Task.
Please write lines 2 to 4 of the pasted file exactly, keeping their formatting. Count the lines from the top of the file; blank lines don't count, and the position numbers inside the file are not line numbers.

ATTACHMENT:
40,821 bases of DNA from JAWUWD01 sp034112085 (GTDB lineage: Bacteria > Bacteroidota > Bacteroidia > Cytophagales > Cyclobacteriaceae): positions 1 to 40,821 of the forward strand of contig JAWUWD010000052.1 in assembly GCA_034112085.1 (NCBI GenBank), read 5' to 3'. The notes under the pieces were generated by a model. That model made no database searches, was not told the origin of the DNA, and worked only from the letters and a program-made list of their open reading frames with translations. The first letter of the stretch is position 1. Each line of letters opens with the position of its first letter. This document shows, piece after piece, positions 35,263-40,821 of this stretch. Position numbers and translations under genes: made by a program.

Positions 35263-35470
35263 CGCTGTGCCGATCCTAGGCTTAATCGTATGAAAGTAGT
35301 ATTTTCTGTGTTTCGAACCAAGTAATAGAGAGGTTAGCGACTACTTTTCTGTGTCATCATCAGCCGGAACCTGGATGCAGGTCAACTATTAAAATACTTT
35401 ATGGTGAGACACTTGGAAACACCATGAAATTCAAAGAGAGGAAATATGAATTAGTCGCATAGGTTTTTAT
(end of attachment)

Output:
Positions 35263-35470
35263 CGCTGTGCCGATCCTAGGCTTAATCGTATGAAAGTAGT
35301 ATTTTCTGTGTTTCGAACCAAGTAATAGAGAGGTTAGCGACTACTTTTCTGTGTCATCATCAGCCGGAACCTGGATGCAGGTCAACTATTAAAATACTTT